There has been a major decrease in the incidence of sudden infant death syndrome (SIDS) since the American Academy of Pediatrics (AAP) released its recommendation in 1992 that infants be placed down for sleep in a nonprone position. Although the SIDS rate continues to fall, some of the recent decrease of the last several years may be a result of coding shifts to other causes of unexpected infant deaths. Since the AAP published its last statement on SIDS in 2000, several issues have become relevant, including the significant risk of side sleeping position; the AAP no longer recognizes side sleeping as a reasonable alternative to fully supine sleeping. The AAP also stresses the need to avoid redundant soft bedding and soft objects in the infant's sleeping environment, the hazards of adults sleeping with an infant in the same bed, the SIDS risk reduction associated with having infants sleep in the same room as adults and with using pacifiers at the time of sleep, the importance of educating secondary caregivers and neonatology practitioners on the importance of “back to sleep,” and strategies to reduce the incidence of positional plagiocephaly associated with supine positioning. This statement reviews the evidence associated with these and other SIDS-related issues and proposes new recommendations for further reducing SIDS risk.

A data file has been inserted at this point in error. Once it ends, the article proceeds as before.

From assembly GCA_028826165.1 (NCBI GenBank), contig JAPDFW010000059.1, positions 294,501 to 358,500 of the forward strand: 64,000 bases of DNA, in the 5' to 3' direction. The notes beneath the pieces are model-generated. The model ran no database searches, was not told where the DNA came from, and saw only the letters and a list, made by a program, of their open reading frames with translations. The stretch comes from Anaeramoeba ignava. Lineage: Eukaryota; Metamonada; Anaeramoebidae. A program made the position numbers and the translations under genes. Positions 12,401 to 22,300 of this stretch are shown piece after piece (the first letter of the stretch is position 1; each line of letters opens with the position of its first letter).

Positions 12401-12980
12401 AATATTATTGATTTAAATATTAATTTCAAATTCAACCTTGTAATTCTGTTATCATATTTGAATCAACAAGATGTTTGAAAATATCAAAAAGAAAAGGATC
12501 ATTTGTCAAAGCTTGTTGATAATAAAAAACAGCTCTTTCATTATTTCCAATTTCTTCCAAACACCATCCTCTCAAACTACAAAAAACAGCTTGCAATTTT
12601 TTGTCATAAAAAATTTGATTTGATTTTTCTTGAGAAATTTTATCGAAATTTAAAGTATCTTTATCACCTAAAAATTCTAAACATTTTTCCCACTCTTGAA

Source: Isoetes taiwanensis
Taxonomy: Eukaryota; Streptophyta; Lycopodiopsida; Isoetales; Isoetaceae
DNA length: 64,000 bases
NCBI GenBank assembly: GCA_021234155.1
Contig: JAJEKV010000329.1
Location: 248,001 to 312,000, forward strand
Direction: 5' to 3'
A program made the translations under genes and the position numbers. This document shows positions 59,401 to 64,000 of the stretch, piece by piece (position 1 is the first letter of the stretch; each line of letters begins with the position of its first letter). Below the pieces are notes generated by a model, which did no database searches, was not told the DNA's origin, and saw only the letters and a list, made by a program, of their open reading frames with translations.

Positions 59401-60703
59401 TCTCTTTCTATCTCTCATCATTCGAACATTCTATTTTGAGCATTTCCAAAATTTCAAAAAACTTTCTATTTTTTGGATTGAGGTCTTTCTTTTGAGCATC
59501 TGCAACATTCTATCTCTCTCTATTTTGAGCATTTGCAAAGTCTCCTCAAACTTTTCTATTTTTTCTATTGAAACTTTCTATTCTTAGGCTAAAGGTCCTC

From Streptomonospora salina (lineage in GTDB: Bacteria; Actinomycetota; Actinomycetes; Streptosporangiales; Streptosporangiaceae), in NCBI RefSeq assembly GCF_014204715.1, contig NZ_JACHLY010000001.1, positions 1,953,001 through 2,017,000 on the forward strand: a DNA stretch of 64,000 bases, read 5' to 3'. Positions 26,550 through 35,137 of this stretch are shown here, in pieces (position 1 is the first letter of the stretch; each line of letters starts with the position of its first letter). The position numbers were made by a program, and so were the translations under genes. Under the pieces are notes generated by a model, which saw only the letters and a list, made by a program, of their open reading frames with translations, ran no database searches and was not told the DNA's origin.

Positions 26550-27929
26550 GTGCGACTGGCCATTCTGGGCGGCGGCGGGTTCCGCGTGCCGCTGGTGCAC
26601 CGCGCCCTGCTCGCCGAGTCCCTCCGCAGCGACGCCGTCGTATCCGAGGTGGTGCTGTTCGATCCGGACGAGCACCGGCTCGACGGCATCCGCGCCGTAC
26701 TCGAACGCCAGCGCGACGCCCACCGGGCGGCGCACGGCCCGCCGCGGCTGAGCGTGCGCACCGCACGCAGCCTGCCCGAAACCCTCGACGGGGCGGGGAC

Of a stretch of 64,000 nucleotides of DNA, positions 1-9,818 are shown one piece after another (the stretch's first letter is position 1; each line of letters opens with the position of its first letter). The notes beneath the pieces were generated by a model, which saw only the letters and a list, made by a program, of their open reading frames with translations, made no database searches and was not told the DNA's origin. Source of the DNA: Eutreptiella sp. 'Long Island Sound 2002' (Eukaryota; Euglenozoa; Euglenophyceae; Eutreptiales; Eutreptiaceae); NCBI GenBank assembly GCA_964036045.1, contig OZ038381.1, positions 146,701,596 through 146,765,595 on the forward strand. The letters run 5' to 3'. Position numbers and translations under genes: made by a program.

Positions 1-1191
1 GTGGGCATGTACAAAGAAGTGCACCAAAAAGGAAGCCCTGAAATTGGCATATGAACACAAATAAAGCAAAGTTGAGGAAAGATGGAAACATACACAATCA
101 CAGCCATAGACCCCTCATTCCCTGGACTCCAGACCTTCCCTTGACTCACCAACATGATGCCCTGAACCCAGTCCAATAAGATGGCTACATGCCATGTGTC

The Changing Concept of Sudden Infant Death Syndrome: Diagnostic Coding Shifts, Controversies Regarding the Sleeping Environment, and New Variables to Consider in Reducing Risk
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Task Force on Sudden Infant Death Syndrome; The Changing Concept of Sudden Infant Death Syndrome: Diagnostic Coding Shifts, Controversies Regarding the Sleeping Environment, and New Variables to Consider in Reducing Risk. Pediatrics November 2005; 116 (5): 1245–1255. 10.1542/peds.2005-1499
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